Original article| Volume 60, ISSUE 12, P1309-1313, December 15, 2006

Serum Free Fatty Acids and Glucose Metabolism, Insulin Resistance in Schizophrenia with Chronic Antipsychotics


      Weight gain and type 2 diabetes mellitus (DM) are often linked to antipsychotics treatment. The aim of the study is to investigate serum free fatty acids (FFA) levels in schizophrenic patients who received long-term antipsychotics treatment, and to explore the associations between serum FFA and fasting blood glucose, and insulin resistance.


      308 inpatients with schizophrenia who met with the criteria of DSM-IV were recruited into this study, and were divided into four groups: control subjects, single obesity, impaired glucose tolerance (IGT) and type 2 DM according to different body mass index, fasting blood glucose level and 2-hour postprandial blood glucose. Serum FFA was measured with colorimetry. Serum insulin and leptin were measured with radioimmunoassay respectively.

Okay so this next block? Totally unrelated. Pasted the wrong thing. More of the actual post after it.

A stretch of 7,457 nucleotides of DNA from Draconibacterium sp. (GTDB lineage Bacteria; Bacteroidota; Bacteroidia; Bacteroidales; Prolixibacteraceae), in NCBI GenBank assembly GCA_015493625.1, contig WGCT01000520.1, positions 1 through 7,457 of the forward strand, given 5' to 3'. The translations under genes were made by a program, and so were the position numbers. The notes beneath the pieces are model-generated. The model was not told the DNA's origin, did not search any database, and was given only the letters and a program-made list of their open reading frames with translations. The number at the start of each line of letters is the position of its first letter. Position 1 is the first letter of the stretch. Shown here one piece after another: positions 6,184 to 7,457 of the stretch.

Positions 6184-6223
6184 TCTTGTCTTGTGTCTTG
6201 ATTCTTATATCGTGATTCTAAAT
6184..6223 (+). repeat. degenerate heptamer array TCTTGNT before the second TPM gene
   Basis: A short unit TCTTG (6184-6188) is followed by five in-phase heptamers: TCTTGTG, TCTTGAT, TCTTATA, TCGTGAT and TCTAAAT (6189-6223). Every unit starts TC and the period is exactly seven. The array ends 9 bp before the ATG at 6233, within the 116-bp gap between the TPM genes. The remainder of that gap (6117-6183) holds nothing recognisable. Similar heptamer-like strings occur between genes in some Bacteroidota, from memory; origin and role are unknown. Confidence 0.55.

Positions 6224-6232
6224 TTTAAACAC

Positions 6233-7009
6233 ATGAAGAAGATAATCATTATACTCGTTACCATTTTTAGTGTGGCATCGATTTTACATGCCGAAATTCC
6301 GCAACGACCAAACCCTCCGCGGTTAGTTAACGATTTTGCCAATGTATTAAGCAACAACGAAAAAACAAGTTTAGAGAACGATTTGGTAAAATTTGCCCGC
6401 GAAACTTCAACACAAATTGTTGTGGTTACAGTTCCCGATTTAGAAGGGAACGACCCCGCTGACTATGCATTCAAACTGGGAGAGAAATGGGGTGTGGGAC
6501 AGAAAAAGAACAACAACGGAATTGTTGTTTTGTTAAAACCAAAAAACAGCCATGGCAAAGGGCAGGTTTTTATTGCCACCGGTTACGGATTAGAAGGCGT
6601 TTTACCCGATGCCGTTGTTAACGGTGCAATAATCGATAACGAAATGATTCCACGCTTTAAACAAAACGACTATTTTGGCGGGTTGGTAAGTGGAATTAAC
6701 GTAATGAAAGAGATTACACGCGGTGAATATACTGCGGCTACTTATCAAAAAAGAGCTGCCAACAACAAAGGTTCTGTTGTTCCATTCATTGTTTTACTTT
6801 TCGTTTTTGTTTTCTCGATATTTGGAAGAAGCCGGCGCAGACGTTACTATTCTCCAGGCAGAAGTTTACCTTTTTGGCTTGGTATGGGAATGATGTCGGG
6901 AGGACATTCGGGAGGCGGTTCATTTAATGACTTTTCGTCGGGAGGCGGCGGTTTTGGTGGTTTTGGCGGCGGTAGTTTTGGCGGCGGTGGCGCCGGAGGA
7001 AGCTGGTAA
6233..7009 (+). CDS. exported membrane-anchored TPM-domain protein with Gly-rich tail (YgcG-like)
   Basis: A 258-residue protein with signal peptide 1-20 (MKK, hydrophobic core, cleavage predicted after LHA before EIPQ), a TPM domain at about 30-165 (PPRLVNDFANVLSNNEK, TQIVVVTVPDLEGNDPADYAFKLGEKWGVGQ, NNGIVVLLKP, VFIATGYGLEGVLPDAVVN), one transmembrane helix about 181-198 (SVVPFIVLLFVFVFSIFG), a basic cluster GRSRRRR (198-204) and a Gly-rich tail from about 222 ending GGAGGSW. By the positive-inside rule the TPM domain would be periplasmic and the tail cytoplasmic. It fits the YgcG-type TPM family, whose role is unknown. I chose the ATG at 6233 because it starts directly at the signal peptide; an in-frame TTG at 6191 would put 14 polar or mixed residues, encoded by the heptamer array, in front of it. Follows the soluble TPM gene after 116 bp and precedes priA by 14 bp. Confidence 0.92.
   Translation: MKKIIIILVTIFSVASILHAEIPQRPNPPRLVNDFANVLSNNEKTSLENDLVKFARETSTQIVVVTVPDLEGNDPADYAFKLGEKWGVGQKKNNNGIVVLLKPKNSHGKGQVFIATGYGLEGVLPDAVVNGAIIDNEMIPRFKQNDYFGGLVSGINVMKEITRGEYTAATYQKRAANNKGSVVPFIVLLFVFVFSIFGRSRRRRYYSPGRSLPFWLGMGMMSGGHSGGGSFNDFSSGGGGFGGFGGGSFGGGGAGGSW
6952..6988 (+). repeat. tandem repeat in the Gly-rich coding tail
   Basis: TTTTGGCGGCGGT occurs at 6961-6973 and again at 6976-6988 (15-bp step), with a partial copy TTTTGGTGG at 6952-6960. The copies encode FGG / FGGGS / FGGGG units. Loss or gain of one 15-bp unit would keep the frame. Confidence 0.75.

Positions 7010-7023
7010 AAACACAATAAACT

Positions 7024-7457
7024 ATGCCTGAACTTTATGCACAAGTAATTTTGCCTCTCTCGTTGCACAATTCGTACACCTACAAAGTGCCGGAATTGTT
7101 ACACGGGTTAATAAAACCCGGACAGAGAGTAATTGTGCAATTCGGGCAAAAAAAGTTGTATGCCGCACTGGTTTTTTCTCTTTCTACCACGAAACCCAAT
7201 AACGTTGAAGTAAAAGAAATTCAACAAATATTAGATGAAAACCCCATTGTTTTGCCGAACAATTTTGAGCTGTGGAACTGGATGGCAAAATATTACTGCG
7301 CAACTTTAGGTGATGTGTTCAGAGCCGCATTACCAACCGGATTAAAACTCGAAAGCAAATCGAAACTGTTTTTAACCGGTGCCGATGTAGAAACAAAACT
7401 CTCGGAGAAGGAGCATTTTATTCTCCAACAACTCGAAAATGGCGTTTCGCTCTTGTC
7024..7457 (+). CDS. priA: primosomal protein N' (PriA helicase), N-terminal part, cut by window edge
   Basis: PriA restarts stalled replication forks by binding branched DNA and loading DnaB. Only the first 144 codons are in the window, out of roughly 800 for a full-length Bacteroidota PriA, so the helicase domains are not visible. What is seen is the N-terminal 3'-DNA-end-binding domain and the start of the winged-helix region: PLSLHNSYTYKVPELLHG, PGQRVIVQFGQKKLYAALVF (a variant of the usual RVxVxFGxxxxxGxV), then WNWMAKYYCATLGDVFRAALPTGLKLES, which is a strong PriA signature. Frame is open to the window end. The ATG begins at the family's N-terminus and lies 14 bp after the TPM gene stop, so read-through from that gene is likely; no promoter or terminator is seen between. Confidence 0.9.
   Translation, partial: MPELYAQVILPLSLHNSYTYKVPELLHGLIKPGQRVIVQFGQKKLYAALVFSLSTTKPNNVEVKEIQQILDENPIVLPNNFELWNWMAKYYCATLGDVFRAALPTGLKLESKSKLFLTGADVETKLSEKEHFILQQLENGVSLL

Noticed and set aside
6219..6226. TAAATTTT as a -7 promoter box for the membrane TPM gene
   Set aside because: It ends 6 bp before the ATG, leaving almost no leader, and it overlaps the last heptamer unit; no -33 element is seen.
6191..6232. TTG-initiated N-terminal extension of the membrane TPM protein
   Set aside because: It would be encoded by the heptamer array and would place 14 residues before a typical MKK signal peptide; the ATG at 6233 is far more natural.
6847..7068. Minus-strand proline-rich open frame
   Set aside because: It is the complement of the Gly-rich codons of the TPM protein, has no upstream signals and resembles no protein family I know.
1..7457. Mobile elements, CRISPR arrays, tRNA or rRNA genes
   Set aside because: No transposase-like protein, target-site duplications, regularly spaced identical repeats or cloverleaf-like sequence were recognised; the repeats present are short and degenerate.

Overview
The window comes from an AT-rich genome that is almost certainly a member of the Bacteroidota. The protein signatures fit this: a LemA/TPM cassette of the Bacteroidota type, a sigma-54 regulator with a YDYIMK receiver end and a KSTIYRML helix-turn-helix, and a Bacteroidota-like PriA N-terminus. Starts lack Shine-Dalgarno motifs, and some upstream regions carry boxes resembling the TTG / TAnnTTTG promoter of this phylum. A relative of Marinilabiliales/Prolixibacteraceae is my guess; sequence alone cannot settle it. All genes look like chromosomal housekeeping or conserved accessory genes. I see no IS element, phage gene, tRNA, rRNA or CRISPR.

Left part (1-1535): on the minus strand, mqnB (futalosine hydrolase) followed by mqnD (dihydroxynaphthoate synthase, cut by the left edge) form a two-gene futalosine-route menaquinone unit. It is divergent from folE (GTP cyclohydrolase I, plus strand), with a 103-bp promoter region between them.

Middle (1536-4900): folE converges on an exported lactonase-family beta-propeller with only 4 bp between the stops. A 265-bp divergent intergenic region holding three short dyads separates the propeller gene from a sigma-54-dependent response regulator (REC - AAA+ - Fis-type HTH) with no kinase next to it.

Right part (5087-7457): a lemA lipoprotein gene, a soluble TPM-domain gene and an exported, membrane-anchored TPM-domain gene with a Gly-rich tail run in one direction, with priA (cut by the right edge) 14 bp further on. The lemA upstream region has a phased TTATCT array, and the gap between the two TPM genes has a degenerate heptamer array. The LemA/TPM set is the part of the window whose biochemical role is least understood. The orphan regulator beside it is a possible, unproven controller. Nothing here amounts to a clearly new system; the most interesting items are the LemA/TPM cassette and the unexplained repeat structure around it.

There was a significant elevation in serum FFA levels in schizophrenic patients who received long-term antipsychotics treatment, especially in single obesity, IGT, and DM groups. The elevated serum FFA was remarkably positive correlated with fasting blood glucose and insulin resistance.


      The study suggested the elevated serum FFA in schizophrenic patients with long-term antipsychotics treatment affected the blood glucose metabolism, may have played an important role in insulin resistance and type 2 DM, and was also an important trait of metabolic syndromes.

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